Travelling across the Atlantic ocean non-stop would test even the most seasoned athlete. Train to take on the 3,000 mile challenge whilst holding down your day job though, and the schedule becomes even tougher.
And it’s that commitment and drive that make NRL proud to be supporting The Four Oarsmen along their ambitious journey. We asked the team’s George Biggar to give us a glimpse into their physical training regime.
So George, how is the rowing training going so far?
“The training is going well but it’s had its challenges – busy work schedules have tried their best to get in the way but we’ve really had to focus on our time management and prioritise our workouts to ensure we’re not slipping behind. The easiest way to do this we’ve found is to get your training out the way first thing in the morning, however this isn’t always possible so we have found ourselves sat on the rowing machine, grinding out the miles late at night – great training for the real thing, but not much fun!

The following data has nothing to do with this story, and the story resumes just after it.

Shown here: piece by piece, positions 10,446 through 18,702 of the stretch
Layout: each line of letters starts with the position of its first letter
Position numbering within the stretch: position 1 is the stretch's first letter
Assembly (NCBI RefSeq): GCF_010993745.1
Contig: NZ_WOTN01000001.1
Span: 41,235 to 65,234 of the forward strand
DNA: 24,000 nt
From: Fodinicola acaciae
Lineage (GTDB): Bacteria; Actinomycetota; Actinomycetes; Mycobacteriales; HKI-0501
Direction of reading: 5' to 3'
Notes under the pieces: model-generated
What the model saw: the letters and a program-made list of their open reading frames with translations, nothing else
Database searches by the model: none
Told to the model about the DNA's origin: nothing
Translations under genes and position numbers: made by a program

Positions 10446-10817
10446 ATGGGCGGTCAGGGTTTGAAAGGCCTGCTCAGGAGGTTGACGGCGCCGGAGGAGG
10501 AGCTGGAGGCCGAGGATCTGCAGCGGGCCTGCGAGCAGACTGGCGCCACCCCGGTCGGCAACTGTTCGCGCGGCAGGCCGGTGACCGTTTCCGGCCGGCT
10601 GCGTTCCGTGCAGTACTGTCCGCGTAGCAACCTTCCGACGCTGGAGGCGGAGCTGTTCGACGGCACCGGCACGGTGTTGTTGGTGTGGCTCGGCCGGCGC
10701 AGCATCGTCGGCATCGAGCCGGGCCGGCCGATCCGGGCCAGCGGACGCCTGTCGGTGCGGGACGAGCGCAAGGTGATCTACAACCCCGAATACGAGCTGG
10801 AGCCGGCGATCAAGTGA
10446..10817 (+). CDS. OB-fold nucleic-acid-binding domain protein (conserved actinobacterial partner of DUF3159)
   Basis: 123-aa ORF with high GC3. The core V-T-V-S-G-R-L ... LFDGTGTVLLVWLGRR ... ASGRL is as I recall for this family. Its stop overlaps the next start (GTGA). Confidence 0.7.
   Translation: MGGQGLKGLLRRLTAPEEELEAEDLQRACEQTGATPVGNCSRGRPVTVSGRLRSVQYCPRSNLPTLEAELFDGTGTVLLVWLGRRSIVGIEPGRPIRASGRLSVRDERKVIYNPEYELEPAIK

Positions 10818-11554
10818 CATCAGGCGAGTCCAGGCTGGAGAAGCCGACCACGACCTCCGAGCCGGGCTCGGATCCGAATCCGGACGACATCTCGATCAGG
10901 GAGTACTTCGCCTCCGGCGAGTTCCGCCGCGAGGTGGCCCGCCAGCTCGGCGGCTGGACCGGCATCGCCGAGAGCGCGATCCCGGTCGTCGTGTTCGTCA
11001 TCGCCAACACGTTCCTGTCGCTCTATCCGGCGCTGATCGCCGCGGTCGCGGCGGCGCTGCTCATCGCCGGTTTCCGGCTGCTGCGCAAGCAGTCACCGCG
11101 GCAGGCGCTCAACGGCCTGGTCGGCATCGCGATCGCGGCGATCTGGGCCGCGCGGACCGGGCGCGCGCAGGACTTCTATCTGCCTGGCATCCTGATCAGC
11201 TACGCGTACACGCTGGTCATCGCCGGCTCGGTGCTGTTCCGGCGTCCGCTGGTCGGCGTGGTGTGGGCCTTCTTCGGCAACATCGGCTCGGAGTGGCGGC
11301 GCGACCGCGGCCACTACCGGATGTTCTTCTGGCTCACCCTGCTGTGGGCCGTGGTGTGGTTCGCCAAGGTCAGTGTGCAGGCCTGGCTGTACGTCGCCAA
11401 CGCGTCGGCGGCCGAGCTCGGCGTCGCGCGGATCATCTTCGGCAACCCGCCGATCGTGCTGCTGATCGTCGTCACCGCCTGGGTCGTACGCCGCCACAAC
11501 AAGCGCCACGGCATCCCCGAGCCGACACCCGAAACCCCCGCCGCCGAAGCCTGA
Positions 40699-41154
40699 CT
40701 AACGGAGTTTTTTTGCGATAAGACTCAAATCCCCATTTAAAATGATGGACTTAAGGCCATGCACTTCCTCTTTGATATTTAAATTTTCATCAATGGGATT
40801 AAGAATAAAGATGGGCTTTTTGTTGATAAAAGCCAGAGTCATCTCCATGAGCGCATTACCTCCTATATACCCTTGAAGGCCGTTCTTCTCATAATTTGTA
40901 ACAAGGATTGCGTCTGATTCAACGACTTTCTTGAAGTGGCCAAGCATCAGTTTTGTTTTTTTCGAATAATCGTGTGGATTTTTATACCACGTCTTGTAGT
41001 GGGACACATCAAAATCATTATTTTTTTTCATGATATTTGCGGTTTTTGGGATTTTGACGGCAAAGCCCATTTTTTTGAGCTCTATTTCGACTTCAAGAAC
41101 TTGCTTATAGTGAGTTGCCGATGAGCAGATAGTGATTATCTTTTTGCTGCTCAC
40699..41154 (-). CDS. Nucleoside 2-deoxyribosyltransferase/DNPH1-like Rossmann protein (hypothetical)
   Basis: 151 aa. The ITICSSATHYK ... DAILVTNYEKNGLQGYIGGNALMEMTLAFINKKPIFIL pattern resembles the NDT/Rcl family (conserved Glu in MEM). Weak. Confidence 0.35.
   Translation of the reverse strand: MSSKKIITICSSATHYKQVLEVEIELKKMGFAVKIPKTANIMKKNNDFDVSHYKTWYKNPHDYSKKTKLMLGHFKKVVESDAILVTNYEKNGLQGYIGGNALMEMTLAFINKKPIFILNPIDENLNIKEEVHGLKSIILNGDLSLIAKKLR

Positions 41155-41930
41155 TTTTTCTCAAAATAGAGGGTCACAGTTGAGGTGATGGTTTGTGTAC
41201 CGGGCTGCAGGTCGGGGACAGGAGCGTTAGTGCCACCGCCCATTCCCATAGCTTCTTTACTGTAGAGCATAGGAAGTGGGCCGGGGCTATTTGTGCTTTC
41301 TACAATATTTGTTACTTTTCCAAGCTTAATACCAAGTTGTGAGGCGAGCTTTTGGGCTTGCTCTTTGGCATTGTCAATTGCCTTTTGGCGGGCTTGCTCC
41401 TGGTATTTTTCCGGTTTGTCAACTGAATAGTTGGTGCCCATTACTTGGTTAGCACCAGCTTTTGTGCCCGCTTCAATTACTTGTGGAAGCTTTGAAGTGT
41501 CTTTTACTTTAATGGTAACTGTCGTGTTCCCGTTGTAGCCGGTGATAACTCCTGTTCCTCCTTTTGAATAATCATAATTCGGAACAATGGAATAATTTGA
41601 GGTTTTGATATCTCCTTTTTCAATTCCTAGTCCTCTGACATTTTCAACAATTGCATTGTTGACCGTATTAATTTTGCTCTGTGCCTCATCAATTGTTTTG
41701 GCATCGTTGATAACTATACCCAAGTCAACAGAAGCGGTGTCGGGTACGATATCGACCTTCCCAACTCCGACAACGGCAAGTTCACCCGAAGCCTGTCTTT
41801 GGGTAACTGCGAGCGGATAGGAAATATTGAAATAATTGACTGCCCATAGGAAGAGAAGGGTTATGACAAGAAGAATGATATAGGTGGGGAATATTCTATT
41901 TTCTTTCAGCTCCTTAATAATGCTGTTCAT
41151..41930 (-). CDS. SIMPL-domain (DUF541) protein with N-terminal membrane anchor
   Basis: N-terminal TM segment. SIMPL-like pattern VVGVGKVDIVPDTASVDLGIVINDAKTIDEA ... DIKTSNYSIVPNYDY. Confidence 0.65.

Leading up to this point we have been focusing on our individual weaknesses, whether that be flexibility or strength in a certain area. Now, with 4 months to go, our aim is to bring ourselves onto a uniform training schedule and really ramp things up. We’ve all gained at least a stone in weight but ideally we would like to each put on over 2 stones in weight if we’re to reach our targets, but it has to be the right type of weight, of course! This additional mass will really help to compensate for the 20% bodyweight loss we are expecting during the course of our crossing.”
For more on The Four Oarsmen and their ambitious Talisker Whisky Atlantic Challenge, take a look at our hub.